I was happy to get out and stretch my legs. The scenery changes drastically from eastern Washington to Idaho. The desert makes way to vast green hills. I had underestimated the size of the hills in my mind. I was driving along some elevation, but you would look over large amounts of flat land too. I’m so grateful for interstate highways and motor vehicles. Seeing those tracks winding over the sides of hills looked precarious enough without a wagon on them.

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My Alternator’s from Ellensburg

I left Seattle with high hopes to drive a long way and make it to Boise. I never expected Washington State to be so desertous and desolate. I filled up my platypus at a rest stop and kept my fingers crossed. I wondered, “Should I drink the water around here?” Maybe I was a little overly concerned, but I was sorta cautious about driving by the Hanford Site. Hanford was part of the Manhattan Project and is the most contaminated nuclear site in the entire United States.

I trucked on until I saw a large dam. After seeing so much sand and rock, the beautiful blue water grabbed my attention and I decided to take a close look. The Wanapum Dam on the Columbia river is quite impressive, but unfortunately when trying to leave, my car wouldn’t start. I felt really fortunate that my car decided not to start while at a dam’s visitor’s center. I was so happy be in a place where there were employees to help me. After trying to jump my car several times and finding out it wouldn’t jump, I rode to the nearest town with the local tower.

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Seeing Seattle

I booked a bed at the local American Hotel HI in the Asian side of Seattle. Being the friendly hostel veteran that I am, I quickly made friends with another solo traveler – a really sweet girl from Uruguay who was traversing the U.S. after her study abroad. We checked out a local noodle shop and then walked to the harbor. Next door to the hostel was also a dessert shop. It was so colorful that you just had to walk in. The shelves were lined with beautifully decorated cake slices of every flavor. The menu also included every kind of Boba Tea you could imagine.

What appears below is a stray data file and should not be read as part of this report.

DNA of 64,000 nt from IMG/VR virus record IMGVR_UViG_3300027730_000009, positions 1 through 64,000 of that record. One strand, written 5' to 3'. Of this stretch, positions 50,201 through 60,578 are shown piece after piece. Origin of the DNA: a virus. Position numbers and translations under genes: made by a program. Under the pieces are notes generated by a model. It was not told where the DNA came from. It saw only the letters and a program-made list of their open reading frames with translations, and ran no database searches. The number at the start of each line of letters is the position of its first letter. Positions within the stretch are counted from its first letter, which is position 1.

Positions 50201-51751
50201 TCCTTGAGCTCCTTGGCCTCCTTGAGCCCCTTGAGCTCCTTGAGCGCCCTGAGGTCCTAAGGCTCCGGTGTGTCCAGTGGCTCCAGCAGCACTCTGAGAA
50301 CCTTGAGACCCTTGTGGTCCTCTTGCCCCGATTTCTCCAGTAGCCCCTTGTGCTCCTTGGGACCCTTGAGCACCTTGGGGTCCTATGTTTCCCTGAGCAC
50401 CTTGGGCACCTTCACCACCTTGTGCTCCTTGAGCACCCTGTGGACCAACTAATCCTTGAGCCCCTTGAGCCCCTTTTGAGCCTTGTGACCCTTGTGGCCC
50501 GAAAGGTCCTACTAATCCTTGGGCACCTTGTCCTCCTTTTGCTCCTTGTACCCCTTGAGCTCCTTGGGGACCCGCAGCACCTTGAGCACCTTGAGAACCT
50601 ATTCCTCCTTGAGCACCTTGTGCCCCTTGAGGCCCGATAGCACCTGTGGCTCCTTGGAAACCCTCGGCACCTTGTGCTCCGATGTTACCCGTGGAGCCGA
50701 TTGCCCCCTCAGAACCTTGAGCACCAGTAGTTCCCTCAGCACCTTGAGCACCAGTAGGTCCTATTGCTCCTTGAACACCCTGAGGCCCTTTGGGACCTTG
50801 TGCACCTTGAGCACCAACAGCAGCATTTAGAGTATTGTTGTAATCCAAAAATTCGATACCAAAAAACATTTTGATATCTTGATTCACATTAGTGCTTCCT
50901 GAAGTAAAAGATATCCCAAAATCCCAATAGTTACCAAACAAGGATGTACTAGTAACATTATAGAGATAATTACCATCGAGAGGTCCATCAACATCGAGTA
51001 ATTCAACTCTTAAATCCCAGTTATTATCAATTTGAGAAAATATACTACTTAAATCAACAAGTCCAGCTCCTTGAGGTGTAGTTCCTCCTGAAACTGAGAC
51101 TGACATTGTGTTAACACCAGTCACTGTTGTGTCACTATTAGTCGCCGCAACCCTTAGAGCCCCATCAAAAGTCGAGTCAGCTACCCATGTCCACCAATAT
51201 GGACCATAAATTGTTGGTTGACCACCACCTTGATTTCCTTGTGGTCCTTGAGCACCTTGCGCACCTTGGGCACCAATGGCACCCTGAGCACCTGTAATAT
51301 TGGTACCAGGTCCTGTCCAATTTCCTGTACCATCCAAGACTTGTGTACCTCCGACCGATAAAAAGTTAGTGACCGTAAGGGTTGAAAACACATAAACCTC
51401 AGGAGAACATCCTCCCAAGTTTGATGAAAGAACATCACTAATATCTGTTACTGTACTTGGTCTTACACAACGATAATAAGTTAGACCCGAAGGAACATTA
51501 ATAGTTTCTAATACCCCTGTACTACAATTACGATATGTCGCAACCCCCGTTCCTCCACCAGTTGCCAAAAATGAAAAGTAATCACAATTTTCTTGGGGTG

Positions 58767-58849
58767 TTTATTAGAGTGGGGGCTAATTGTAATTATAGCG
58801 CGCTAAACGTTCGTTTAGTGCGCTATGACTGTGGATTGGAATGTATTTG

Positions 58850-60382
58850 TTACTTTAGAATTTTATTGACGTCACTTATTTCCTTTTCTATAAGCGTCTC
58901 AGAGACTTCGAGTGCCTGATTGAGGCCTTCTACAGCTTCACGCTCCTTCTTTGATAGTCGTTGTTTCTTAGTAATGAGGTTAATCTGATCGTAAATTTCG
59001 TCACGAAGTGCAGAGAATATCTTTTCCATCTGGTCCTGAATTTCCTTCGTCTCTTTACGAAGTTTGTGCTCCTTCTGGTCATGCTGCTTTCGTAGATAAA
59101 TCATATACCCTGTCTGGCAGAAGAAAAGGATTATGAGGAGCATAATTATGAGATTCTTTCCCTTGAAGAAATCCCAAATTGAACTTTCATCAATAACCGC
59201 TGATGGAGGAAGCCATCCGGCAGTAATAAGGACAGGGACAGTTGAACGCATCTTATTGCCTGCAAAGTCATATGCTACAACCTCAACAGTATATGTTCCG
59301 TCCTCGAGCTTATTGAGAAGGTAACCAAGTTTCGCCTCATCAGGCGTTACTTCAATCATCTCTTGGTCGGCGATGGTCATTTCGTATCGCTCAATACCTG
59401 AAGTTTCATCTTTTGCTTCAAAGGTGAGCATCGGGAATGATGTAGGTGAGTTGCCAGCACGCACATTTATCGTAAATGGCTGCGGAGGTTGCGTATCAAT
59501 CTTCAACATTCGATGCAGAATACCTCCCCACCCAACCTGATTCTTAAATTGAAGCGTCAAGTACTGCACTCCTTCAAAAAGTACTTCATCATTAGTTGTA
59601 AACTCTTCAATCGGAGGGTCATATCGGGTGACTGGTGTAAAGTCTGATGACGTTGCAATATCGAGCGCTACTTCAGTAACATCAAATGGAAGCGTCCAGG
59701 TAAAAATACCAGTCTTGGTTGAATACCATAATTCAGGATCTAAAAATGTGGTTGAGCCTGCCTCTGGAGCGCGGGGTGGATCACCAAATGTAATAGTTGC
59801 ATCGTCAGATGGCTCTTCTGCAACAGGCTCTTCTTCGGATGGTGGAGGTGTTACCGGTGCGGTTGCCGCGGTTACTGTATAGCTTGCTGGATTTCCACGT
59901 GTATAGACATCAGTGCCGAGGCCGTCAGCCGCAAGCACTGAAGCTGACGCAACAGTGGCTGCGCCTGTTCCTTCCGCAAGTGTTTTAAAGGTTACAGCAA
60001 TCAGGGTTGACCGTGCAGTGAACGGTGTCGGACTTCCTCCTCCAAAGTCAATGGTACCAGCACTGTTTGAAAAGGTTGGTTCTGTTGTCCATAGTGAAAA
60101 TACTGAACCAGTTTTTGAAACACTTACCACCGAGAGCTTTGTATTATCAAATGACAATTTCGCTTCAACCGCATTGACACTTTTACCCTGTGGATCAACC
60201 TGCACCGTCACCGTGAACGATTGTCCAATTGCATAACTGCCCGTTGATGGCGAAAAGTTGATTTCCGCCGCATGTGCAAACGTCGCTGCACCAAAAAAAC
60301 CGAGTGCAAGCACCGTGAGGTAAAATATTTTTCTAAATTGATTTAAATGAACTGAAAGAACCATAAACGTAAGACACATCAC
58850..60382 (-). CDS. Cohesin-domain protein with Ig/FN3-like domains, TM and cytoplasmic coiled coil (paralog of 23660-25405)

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Tillamook, Sauvie Island and Portland

I left Gold Beach on another overcast and drizzling day and made for Tillamook State Forest. I knew I wanted to visit Portland, but also that I would need to stop somewhere in-between according to the distance I am willing to drive and the money I had. I knew free camping and a coffee shop would see me through. I was also buying time wondering if I should contact my second cousin who I thought might still live in Oregon. Five years my junior, she had always been to me a spoiled princess that required babysitting. When I last saw her she had grown from an attention-needy child into a boy-crazy teenager and I was debating whether I really wanted to visit with someone who I plainly took as annoying.

I stopped at a farmer’s market in Coos Bay to stretch my legs and then in the late afternoon pulled into the state forest. Finding a secluded camping spot turned out to be quite a challenge, as the free camping available was mostly for ATV enthusiasts who were out in full force. I unfortunately damaged my car backing into what I thought was a campsite and into a rock.


The next day, I brushed my teeth and cleaned up in the coffee shop bathroom before going to work. The coffee shop did lack one thing though… outlets. I decided to go find a more suitable work location and stumbled upon the generous and spacious Tillamook Public Library. I also decided to connect with my cousin, after all she is older now and it’s not right to judge someone by their youth.

I grabbed some cheese curds from the Tillamook Cheese factory on my way out-of-town and headed off to meet my cousin Olivia when she got off work. She was very excited that I was in the area and was beyond welcoming. I have several first cousins close to my age and I never really thought about how lonely it must be for her. After all my dad is her first cousin and he’s close to the same age as her dad. Also, all of our family lives in the South and she’s all the way on the opposite end of the country! Read the rest of this entry